I love the high mountains. I’ve come to love the beach.
1. Both offer the gift of a natural, unobstructed horizon—one extending vertically up into the sky, the other horizontally into the distance. Both offer the gift of an untamed immensity that can’t help but put us into perspective.
a. Now it’s certainly true that in some beach towns, if you’re even a block away from the beach you might never know you were at the beach—never know the gift a few steps over. That’s part of why I love the South Carolina low country. The wetlands stretching out on either side of the intra-coastal waterway with the ever-present sun-baked smell of salt and decay and pluff mud filtering through the marsh grass, the sinuously erect posture of egret and heron, the effortless glide of squadrons of pelicans, the deep shade of cypress draped in spanish moss, the tide so regularly pumping salt water up the rivers and through the creeks and then sucking it all back out, the surface-breaking emergence from below of alligator and porpoise—it all serves as wild declaration of an integral, comprehensive interconnection, indeed as declaration of an interdependence we regularly desecrate. It also serves as reminder that in this place—this way of being, we find ourselves at a border—on the the farthest shore of the familiar, the known—of our own natural habitat—beyond which, in the depths, waits the habitat of others, where reside mystery and wonder, promise and threat, the unknown and the ineffable.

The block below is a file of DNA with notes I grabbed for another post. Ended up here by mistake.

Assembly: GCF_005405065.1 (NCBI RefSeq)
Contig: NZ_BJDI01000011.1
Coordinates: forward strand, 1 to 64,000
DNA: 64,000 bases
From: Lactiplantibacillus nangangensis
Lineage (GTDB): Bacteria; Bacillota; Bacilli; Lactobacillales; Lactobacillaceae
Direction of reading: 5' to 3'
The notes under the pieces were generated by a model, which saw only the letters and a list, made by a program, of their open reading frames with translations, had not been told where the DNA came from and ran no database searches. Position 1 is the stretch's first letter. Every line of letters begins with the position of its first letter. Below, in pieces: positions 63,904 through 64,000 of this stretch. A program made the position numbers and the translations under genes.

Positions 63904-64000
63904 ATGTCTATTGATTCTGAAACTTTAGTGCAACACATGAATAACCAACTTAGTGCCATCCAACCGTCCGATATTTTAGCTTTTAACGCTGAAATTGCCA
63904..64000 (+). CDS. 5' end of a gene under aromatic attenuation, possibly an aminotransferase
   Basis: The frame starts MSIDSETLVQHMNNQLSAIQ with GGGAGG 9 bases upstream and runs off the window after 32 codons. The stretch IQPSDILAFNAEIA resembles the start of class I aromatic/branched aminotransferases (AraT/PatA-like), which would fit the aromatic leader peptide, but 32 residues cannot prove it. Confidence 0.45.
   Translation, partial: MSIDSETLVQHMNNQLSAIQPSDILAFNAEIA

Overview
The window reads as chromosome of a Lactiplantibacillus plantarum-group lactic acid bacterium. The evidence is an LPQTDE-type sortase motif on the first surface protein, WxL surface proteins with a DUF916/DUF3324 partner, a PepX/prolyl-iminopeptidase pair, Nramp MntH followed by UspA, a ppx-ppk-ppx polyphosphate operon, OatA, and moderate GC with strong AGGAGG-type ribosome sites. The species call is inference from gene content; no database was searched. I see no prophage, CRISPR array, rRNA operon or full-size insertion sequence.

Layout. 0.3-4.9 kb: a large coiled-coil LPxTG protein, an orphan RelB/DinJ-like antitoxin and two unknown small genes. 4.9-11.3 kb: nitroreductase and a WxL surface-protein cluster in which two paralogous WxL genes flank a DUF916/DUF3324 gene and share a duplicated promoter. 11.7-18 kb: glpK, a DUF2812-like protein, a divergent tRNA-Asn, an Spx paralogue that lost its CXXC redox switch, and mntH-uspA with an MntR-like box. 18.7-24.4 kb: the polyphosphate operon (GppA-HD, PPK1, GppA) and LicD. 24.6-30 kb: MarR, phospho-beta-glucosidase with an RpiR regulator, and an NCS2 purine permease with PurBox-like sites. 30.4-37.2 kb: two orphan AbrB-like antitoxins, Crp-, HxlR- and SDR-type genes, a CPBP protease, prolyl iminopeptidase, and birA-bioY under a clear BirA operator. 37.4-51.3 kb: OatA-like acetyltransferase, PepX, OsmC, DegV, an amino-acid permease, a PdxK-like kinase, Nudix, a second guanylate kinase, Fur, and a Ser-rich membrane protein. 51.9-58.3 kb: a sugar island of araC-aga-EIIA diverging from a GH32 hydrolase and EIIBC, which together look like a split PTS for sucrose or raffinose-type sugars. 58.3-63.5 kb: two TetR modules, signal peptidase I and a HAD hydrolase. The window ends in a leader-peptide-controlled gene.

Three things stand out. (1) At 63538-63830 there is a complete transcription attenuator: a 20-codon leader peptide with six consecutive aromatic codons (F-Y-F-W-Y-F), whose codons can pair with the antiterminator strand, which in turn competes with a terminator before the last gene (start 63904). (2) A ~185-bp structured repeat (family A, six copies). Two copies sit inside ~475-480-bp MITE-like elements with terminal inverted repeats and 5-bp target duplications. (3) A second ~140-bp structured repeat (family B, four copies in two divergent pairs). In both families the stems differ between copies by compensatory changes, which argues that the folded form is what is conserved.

b. In a mountain town, there’s no where you can go (outside) and not be dwarved by the looming geography—not be struck by the particular configuration of land, the singular shape of the horizon—rock above the tree line—that makes of sunrise a jagged silhouette of light, that brings evening shade just that much earlier. And you breathe in air that much more fresh and crisp. And you live and move and have your being in the shadow of that which can never be claimed as constructed (made by hands)—where the ways of our coming and going seem less superimposed on than carved out of the landscape, and you always know your place in relation to that which is so much bigger and so much older and so much more lasting.
2. There’s another appealing dimension to both the mountains and the water. They facilitate movement simultaneously on the horizontal and the vertical planes. When you’re hiking, climbing or (for me, especially) skiing, you’re so aware of moving in multiple dimensions. Swimming, particularly diving, it’s the same.
I would imagine (never having done any of these) it’s the same for piloting a plane, sky diving and hang gliding.
Most of my day-to-day movement, you see, take place on the horizontal plane. So opportunities to experience vertical movement within the horizontal norm are cherished.
Christianity locates our living theologically at the intersection of the horizontal and the vertical—spatial metaphor for the intersection of the human and the divine. So isn’t there something wonderfully appropriate about finding such deep joy in the weaving together of moving up, down and across—from early childhood’s love of slides and swings and climbing trees to the aforementioned diving and skiing?
So while always anticipating more time in the high mountains and at (and in) the water, I want, not just as fun leisure activity, but also as spiritual discipline, to cultivate an appreciation for the escalators and elevators and the stairs that even if not natural—even if made with hands—nonetheless bring to my own home and church and day-to-day living that sense of the vertical and the horizontal that I associate with my best vacations and the best resorts and the truth of the metaphor of God with us.